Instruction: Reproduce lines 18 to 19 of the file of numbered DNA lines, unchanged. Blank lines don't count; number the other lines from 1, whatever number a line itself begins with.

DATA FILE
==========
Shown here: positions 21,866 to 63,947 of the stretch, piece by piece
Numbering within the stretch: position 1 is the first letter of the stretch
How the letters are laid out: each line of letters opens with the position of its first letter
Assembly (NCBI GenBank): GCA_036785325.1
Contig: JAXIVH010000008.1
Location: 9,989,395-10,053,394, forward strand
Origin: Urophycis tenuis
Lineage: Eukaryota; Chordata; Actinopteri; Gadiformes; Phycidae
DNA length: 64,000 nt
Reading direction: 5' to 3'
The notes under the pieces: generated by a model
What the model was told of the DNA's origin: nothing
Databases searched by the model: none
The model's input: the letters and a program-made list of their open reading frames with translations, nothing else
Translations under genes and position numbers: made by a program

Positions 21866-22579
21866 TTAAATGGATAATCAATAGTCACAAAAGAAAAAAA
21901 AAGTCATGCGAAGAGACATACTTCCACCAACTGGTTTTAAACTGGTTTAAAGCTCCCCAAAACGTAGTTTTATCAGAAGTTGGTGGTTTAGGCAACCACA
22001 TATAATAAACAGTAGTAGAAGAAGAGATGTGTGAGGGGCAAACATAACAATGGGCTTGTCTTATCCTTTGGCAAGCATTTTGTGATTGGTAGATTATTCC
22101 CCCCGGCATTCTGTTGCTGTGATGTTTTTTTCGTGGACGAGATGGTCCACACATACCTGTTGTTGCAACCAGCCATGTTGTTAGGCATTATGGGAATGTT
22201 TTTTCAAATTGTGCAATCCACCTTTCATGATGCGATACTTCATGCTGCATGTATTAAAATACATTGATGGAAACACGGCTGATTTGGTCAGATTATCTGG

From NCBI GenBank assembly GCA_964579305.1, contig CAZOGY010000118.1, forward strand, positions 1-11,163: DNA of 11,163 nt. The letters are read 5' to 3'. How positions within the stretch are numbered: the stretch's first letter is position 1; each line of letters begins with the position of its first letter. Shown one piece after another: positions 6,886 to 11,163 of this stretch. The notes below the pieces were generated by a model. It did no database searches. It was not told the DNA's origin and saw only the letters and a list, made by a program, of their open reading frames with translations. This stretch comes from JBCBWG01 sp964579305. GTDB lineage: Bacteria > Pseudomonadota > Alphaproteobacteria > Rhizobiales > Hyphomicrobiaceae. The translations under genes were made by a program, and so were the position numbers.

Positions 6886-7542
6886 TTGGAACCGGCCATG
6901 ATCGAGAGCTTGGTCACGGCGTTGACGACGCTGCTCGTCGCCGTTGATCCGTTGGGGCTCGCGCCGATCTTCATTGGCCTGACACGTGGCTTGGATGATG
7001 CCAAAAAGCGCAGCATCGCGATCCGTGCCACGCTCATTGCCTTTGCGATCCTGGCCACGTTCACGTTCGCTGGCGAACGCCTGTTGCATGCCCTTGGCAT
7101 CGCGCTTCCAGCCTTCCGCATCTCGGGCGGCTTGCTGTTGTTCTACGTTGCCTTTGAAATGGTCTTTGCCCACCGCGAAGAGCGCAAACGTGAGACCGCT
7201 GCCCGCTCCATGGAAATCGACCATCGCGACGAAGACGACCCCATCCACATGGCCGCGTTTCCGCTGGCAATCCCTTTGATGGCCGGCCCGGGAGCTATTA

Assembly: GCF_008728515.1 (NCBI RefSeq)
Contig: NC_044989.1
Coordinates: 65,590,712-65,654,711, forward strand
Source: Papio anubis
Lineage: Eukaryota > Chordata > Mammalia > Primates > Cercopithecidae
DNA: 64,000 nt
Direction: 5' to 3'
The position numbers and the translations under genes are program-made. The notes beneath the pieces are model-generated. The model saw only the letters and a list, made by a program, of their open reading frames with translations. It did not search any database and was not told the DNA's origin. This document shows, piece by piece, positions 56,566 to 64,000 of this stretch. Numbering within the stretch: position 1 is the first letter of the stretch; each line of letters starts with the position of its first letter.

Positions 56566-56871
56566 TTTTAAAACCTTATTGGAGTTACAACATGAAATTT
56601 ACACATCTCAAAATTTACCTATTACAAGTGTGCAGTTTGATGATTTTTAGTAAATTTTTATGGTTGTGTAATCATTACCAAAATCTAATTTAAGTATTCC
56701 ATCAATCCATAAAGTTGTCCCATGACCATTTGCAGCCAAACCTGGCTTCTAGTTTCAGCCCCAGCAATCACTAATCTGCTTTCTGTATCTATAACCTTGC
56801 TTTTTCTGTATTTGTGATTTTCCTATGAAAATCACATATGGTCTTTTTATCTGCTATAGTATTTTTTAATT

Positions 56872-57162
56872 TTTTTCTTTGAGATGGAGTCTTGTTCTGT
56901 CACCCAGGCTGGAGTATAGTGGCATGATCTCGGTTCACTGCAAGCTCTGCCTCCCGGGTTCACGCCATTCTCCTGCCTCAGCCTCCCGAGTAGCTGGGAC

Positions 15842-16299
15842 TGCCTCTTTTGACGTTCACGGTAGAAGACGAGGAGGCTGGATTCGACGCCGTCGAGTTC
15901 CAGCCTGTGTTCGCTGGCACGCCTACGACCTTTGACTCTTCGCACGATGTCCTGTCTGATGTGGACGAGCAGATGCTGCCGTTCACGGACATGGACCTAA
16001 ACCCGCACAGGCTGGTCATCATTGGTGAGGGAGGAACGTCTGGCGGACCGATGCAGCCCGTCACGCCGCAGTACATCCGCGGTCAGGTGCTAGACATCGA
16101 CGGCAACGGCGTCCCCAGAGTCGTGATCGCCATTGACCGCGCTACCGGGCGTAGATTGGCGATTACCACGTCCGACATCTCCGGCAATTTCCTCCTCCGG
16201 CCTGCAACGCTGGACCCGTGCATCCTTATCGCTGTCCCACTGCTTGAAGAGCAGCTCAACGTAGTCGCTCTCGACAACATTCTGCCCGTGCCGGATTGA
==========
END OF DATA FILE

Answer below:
21901 AAGTCATGCGAAGAGACATACTTCCACCAACTGGTTTTAAACTGGTTTAAAGCTCCCCAAAACGTAGTTTTATCAGAAGTTGGTGGTTTAGGCAACCACA
22001 TATAATAAACAGTAGTAGAAGAAGAGATGTGTGAGGGGCAAACATAACAATGGGCTTGTCTTATCCTTTGGCAAGCATTTTGTGATTGGTAGATTATTCC